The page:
Diseases, Parasites, Cruelty: What Scotland’s Salmon Producers Are Hiding From You
Deformed. Diseased. Eaten alive by parasites. A new investigation by Compassion in World Farming reveals salmon on Scottish farms are suffering on an industry-wide scale, infested with parasites in severely crowded, barren enclosures.
The new footage exposes horrific conditions at five of Scotland’s largest salmon producers, which account for over 96% of the industry.
Fish were filmed with parasites eating away at their skin, seaweed growing from open wounds, and chunks of their flesh missing. The footage shows them held in dirty, deoxygenated water, with the corpses of dead, decomposing fish floating among the living.
Scotland is the third-largest producer of farmed Atlantic salmon worldwide. Every year, between 24 million and 56 million fish are exploited on Scottish farms and shipped to over 50 countries.
Salmon Farming Cruelty
Atlantic salmon travel thousands of miles in their natural habitat, but when confined on these fish factory farms, they can do nothing more than swim aimlessly in circles for their short, miserable lives.
Diseases and parasitic sea lice thrive in these filthy, intensive conditions. Not only do these lice inflict painful wounds and eat salmon alive, the processes used to remove them – such as chemical baths and warm water exposure – can cause the salmon additional pain and stress. Many of the fish were found to be carrying countless sea lice.
The mortality rates for fish on Scottish farms are shocking – in the first 10 months of 2020 alone, nearly 3.7 million deaths were reported. These figures don’t account for the fish who are slaughtered for their flesh but include deaths caused by disease, parasites, injuries, and handling.
Also confined on the farms are “cleaner fish”, which farmers use in an attempt to remove sea lice from salmon. Some of them are caught from their ocean homes and endure many of the same horrors as the salmon.
Dead salmon are sometimes dumped in landfill sites, which exposes their rotting bodies to wildlife. This could present a biosecurity risk.
The water pollution caused by fish waste and chemicals from Scottish salmon farms can cause harmful algal blooms, which these trapped animals can’t escape. In addition, many of the chemicals released into the environment from these facilities are known to be toxic to other fish, birds, and mammals. Fish who escape these farms into the ocean may mate with wild salmon, producing offspring with genetic mutations that may cause altered behaviour and diminished abilities, potentially affecting the future of wild populations.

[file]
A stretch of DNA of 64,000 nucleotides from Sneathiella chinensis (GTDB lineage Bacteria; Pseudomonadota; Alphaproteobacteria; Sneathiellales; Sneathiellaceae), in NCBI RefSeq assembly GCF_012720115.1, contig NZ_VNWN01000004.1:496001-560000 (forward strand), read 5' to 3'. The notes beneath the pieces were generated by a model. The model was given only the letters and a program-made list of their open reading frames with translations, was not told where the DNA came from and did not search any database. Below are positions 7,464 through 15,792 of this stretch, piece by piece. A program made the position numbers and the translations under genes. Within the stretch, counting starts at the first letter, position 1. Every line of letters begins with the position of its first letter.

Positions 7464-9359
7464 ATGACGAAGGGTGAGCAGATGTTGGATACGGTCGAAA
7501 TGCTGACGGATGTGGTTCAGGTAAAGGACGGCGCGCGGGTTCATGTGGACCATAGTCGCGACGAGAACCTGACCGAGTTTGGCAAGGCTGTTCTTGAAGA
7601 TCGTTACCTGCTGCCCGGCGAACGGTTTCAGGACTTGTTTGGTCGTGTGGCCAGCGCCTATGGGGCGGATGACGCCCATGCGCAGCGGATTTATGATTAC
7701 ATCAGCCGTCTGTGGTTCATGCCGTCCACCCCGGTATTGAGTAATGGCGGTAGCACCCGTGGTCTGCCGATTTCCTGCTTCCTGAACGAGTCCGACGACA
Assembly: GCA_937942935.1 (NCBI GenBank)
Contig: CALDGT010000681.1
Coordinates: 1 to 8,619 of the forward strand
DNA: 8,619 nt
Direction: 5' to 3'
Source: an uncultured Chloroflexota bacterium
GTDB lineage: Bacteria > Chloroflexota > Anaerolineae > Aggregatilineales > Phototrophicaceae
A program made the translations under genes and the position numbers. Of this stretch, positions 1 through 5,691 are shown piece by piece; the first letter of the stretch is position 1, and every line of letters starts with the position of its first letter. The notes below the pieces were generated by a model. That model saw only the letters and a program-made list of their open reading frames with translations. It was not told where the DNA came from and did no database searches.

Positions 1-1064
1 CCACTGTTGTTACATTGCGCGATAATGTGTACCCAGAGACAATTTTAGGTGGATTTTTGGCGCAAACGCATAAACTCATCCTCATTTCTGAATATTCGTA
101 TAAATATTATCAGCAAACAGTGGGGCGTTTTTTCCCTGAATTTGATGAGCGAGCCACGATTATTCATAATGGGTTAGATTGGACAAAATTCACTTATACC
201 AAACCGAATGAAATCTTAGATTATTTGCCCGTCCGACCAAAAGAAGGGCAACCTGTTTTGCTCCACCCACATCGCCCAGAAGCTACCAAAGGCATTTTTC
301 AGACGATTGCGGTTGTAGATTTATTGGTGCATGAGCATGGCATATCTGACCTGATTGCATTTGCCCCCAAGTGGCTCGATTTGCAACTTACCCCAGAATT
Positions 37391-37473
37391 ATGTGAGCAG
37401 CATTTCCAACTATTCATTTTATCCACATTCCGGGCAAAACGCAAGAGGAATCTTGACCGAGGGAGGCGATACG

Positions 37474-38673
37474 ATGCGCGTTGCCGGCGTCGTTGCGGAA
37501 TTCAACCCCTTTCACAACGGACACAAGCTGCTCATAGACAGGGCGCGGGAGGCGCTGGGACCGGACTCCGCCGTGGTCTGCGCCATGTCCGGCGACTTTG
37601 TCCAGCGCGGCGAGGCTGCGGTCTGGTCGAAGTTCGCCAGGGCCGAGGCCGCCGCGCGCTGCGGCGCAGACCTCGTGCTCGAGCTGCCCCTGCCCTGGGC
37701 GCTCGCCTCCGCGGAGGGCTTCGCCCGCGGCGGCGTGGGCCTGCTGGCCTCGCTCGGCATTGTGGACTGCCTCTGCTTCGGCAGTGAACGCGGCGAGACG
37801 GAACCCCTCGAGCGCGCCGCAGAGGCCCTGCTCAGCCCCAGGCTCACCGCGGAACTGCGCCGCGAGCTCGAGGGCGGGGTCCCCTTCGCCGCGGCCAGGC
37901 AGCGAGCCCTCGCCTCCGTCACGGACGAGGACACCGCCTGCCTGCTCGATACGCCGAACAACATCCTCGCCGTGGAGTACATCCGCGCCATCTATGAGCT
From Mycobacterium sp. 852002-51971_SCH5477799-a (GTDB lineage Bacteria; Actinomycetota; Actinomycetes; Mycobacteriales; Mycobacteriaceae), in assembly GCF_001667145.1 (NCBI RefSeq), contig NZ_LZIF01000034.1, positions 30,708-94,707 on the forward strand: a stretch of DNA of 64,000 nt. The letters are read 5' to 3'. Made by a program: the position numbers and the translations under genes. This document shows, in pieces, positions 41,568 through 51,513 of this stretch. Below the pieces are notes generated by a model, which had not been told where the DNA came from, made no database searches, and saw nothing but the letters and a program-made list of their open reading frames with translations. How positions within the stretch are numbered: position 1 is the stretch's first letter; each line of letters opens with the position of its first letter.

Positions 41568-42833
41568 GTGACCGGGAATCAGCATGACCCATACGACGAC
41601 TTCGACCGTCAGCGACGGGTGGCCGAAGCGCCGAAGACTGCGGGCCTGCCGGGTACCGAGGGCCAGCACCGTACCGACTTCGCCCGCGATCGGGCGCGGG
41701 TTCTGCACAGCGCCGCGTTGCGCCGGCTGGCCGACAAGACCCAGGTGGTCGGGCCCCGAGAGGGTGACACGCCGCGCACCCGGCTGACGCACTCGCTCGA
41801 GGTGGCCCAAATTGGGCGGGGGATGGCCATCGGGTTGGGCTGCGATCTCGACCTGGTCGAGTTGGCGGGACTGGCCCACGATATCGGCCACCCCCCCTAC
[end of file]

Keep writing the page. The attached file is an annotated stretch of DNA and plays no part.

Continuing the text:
Eating fish can be extremely hazardous to human health. The fish observed in Scotland were wounded, diseased, and infested with parasites, but even the flesh of apparently healthy fish can contain hidden health risks.
Sure, no one wants a mouthful of sea lice or bloody sores, but what about arsenic, mercury, dioxins, or lead? How about PCBs, the synthetic chemicals that pollute water and concentrate in fish flesh? Did you know that your salmon could come with a dose of cancer-causing toxins?
These hazards aren’t limited to salmon reared on farms in Scotland – they can be present in fish raised or caught anywhere in the world by any method.
What You Can Do for Salmon
Salmon are individuals who experience unnecessary pain, suffering, and frustration when confined on fish farms. Scientists agree that the pain-response systems of fish are identical to those of mammals and birds.
Imagine spending your life in a filthy space surrounded by corpses, being denied everything that’s natural and important to you, then suffering the agony of slaughter. The only way to spare fish this misery is to go vegan. Fish belong to themselves, not to us.
To get started, order our free vegan starter kit, which is packed full of recipes, tips, and advice. And check out our guide to vegan fish that will give you that “fishy” taste without harming any animals.